watchOS 3 is 7x faster and easier to use
The Apple Watch, while perhaps not yet achieving the ubiquitousness of the iPhone, is getting a major upgrade in terms of usability.
- 7x faster: With the new watchOS 3, apps are now held in memory and can update in the background, which means, says Apple, apps can now react “instantly.”
- Easier to access apps: Instead of navigating through app icons of different sizes, you can now flick through whole-page tiles for all your apps.
- Share your Activity: Taking a page out of Fitbit and Jawbone, OS 3 now lets users of the Activity app to share their fitness stats with their friends.
- Handwriting recognition: Reply to messages by writing in English (or Mandarin!)
- SOS: You can now press and hold the side buttons to put you through to emergency services.
What people are saying:
tvOS 10 gets a better Siri and other things
Not much on the developer side of things with Apple TV, but enhancements to Siri and the new iOS 10 promises an even better experience.
- Better Siri: Siri can now search Apple’s database of 650,000 movies and TV shows as well as YouTube for more specific queries.
- Revamped Apple TV Remote: With iOS 10 comes an even better Apple TV remote, now replicating all features in a hardware remote and more. You can use Siri with the app to look up movies and TV shows, sensors to activate motion controls in games, and it even offers a keyboard for text input.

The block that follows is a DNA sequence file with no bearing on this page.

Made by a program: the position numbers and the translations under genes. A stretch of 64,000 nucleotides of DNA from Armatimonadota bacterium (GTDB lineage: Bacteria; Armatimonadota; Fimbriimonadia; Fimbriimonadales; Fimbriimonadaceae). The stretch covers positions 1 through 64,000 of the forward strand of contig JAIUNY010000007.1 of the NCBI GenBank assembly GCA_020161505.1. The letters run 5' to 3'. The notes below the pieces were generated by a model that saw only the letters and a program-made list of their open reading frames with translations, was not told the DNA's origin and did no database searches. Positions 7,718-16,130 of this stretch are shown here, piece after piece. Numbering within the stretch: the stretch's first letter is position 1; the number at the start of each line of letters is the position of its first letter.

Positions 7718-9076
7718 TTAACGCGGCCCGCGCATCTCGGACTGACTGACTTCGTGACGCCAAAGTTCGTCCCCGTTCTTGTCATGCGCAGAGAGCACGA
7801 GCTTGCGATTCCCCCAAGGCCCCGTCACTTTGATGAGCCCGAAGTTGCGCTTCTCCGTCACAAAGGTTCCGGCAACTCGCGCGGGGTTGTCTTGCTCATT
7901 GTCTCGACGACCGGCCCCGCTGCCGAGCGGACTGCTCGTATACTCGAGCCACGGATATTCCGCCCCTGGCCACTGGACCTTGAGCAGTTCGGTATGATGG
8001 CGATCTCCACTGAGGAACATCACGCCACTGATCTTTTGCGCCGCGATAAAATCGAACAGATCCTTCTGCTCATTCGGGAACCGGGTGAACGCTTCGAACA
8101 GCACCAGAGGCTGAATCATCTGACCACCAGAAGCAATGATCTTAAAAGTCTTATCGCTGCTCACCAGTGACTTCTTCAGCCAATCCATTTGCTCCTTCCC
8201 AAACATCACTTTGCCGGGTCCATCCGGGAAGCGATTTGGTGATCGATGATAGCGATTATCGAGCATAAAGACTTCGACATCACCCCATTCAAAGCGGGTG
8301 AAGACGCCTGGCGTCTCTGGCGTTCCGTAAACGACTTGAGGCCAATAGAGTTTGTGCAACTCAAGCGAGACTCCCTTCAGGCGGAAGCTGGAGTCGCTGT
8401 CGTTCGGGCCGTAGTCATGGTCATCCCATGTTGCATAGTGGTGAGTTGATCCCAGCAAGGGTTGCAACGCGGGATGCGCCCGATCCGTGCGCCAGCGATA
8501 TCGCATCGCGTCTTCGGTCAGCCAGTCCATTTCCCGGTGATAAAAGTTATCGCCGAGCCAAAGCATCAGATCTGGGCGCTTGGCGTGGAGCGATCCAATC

- Single sign-on: Signing in using the new single sign-on feature lets you authenticate and access all the channel apps that correspond to your cable subscription. No more signing in over and over again.
- Live Tune-in: Easily ask Siri to turn on any live programming stream (from select networks).
App Store 2.0 brings 3 major changes
- Shorter app review times: Apple aims to bring down review times from 5 working days (often longer), to 90% of apps approved in 48 hours. As Matthew Panzarino writes at TechCrunch, this will enable developers to update and iterate on their apps much more frequently. (Apple’s also rewritten their review guidelines to be more helpful and accessible–in the form of a comic book.)
- Subscription-based apps: The App Store typically got 70% of revenue from an app; now, developers who follow a subscription model for their app will see profits increase to 85% in the second year. This means, overall, better apps for you and more revenue for Apple, as it incentivizes developers to keep building their app and growing their users.
- Search Ads: The new Search Ads allows all developers to promote their app in the App Store, based on relevance metrics, without compromising customer privacy. (Learn more about Search Ads here and here.)
What people are saying:
“Developers who choose subscriptions need to make sure their apps are truly delivering value over time and worthy of a subscription, but it would help substantially if Apple worked to normalize and validate the idea of subscriptions (and the value of software in general) in some sort of public facing way.” — David Barnard, Founder of Contrast (source)
“Search Ads in the App Store allows us to reach users exactly at the point when they are looking for apps. It is a relevant environment and the App Store is truly at scale, which very few advertising channels are, especially for mobile.” — Marcus Gners, COO at Lifesum (source)
What do you think of Apple’s latest announcements? Let us know below.